Supplementary Motor Cortex

The SMA was first described in the cortex of the medial wall of the frontal lobe of humans more than 50 years ago. In monkeys, SMA extends onto the dorsal surface of the medial frontal lobe just rostral to M1 and medial to PMD (Fig. 1). The area is also known as the medial premotor cortex (MPC). Although SMA is usually considered to be a single area, it has been divided into medial (SMAm) and dorsal (SMAd) subdivisions in monkeys (Fig. 2). SMAm appears to be more densely connected to M1, whereas SMAd is somewhat more myelinated. More consistently, the SMA region has been divided into a SMA-proper (SMAd plus SMAm), located immediately rostral to the mesial sector of M1 representing foot, and a pre-SMA, extending toward prefrontal cortex just anterior to a SMA-proper. Both regions border the agranular cingulate cortex in the cingulate sulcus.

SMA was initially recognized when electrical stimulation of the region evoked movements in humans.

SMA has subsequently been described in monkeys and carnivores. The region known as M2 in rats is likely to be SMA. Thus, SMA may be an area that exists in many mammals. Stimulation of posterior SMA evokes movements of the contralateral leg, the middle portion is related to movements of the arm and hand, and the most anterior portion is devoted to the face. Current thresholds for evoking movements are generally higher in SMA than in M1. The internal organization of SMA is like a smaller version of M1. Like M1, similar movements may be elicited from more than one site in SMA. Matching bilateral movements are occasionally evoked from sites in SMA.

SMA is within the medial part of Brodmann's area 6. The cortex is agranular, without an obvious layer 4 of granule cells. The layer 5 pyramidal neurons are generally smaller than in adjoining M1. SMA has dense interconnections with M1 and dense projections to the motor neuron pools in the spinal cord. Inputs include those from visual, somatosensory, and auditory association and multimodal areas of the temporal and parietal lobes. SMA receives major inputs from regions of the thalamus with inputs from the internal segment of the globus pallidus, and a minor input from that part of the thalamus receiving inputs from the cerebellum.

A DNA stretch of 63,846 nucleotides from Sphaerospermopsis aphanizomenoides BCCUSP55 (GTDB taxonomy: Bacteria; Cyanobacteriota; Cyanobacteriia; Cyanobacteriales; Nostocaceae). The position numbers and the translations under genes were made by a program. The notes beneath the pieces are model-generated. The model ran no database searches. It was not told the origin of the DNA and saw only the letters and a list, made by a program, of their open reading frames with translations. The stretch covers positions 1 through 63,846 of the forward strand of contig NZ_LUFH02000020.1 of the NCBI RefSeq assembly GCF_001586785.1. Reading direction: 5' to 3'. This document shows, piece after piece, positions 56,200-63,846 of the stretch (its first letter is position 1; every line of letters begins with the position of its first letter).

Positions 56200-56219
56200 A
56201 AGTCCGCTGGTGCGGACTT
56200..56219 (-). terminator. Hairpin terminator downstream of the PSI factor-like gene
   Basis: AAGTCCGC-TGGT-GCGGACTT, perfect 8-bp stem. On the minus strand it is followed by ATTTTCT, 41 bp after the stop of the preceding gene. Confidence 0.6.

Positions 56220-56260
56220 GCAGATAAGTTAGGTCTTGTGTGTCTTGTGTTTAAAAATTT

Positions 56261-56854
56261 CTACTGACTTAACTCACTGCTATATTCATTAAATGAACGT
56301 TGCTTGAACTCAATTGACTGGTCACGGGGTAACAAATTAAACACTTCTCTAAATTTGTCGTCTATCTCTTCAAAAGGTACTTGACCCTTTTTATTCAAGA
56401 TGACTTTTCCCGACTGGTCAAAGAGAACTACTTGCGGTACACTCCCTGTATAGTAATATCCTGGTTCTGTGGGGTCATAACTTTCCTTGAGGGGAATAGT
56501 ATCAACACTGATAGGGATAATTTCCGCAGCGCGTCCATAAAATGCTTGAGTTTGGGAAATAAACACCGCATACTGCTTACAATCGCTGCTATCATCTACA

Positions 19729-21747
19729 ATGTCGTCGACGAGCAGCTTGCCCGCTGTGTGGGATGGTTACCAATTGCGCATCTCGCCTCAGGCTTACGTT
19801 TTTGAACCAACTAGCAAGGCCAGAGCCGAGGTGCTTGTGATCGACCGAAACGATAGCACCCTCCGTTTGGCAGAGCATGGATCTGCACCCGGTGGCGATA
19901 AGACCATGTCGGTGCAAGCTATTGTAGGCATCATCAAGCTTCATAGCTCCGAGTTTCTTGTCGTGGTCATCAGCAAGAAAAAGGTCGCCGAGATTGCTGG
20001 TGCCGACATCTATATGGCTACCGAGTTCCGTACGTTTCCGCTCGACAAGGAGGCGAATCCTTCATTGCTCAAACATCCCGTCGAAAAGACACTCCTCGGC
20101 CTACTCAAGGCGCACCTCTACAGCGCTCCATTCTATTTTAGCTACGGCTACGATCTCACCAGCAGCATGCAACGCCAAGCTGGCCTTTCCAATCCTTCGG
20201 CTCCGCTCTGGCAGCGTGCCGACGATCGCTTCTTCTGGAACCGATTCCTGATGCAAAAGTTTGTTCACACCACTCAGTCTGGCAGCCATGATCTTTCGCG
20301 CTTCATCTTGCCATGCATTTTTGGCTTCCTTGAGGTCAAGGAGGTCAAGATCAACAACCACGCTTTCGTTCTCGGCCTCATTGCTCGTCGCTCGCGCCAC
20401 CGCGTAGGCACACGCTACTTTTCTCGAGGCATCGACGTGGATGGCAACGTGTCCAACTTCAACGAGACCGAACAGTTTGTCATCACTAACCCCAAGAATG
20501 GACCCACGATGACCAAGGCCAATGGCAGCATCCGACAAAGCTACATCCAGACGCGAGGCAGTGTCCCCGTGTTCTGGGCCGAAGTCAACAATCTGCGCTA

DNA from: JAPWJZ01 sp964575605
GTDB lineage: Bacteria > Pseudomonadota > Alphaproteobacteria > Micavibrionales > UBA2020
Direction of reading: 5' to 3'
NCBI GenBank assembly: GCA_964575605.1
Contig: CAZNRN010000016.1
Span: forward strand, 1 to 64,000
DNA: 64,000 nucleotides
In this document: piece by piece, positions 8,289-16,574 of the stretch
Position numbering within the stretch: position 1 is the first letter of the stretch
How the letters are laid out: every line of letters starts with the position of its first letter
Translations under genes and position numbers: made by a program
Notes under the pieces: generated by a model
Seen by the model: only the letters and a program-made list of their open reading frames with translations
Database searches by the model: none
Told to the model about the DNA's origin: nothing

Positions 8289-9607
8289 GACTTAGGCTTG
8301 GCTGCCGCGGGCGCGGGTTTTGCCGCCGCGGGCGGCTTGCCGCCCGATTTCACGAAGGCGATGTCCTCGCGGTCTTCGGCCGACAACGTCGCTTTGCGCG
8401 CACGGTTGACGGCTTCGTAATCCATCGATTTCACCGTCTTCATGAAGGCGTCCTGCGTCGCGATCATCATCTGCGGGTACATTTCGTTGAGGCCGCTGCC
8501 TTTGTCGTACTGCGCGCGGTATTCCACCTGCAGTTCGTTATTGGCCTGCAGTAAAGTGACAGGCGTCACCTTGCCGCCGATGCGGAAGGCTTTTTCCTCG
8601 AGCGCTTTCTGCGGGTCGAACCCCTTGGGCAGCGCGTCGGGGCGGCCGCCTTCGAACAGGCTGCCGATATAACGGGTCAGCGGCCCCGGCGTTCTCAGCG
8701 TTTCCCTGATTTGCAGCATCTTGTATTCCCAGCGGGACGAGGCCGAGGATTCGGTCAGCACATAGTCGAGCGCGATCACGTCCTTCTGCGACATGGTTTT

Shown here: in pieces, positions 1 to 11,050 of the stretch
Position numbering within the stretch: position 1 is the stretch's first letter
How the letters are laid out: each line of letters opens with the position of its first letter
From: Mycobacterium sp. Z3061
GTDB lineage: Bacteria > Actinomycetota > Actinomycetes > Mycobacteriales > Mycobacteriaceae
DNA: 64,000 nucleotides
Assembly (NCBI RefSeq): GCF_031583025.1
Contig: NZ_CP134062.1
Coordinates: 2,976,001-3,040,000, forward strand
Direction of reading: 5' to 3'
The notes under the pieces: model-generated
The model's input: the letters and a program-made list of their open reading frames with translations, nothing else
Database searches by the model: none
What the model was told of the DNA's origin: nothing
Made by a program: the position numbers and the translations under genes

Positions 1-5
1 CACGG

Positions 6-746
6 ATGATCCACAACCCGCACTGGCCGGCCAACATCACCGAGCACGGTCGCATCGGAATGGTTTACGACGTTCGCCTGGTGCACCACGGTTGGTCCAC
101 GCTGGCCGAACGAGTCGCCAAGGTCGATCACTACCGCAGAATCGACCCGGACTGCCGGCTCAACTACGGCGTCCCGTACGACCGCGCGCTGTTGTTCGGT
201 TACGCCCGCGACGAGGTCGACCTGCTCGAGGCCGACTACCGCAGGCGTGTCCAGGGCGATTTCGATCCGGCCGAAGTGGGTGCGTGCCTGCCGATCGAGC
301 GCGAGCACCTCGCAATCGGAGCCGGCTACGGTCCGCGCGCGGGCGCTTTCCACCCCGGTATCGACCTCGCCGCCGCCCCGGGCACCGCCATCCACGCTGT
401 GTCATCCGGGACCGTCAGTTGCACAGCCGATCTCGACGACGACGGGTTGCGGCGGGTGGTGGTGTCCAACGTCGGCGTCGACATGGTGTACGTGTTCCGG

Neurons in SMA respond to visual, auditory, and tactile stimuli when these stimuli are used as signals to start a movement or series of movements. When the signal indicates that a movement must be delayed for a short period of time, SMA neurons respond strongly during the delay period. This is partial evidence that SMA has a role in initiating and planning movements.

SMA was originally thought to have a significant role in coordinating movements of the two hands, partly because electrical stimulation of SMA neurons was once thought to commonly evoke ipsilateral movements. This has proven to be rare, however. During movements of one side of the body, only contralateral SMA shows significant activity. Although connections are strong between the SMA of each cerebral hemisphere, lesions of SMA do not produce deficits that suggest a major role in bimanual coordination. Instead, SMA appears to be important in the initiation of contralateral movements, motor programming, motor planning, and motor learning. After lesions, voluntary movements can be elicited by sensory cues and skilled movements can be executed. However, lesions impair the ability to self-initiate learned movements and sequences of movements when no sensory cue indicates the time for movement onset.

Pre-SMA is a small region of cortex just rostral to SMA. Movements are usually not evoked by electrical stimulation of pre-SMA unless much higher current levels are used and a series of current pulses of longer duration are employed. Pre-SMA lacks direct connections with M1, and it does not project or projects very weakly to motor neurons in the spinal cord. Pre-SMA has strong connections with prefrontal cortex, SMA, and cingulate motor areas. Neurons in pre-SMA are preferentially active prior to movement, and they respond less frequently to somatosensory stimuli but more frequently to visual stimuli. Pre-SMA is thought to be involved in the more cognitive aspects of motor behavior, possibly in updating motor plans and in the learning of new motor sequences.

In addition to somatomotor areas, a separate oculomotor area, the supplementary eye field (SEF), is found in the dorsomedial frontal cortex. SEF lies rostrolateral to the SMA and pre-SMA, and it is distinguishable from these two areas by its close relation to eye movements and its anatomical connections with cortical and subcortical oculomotor centers.

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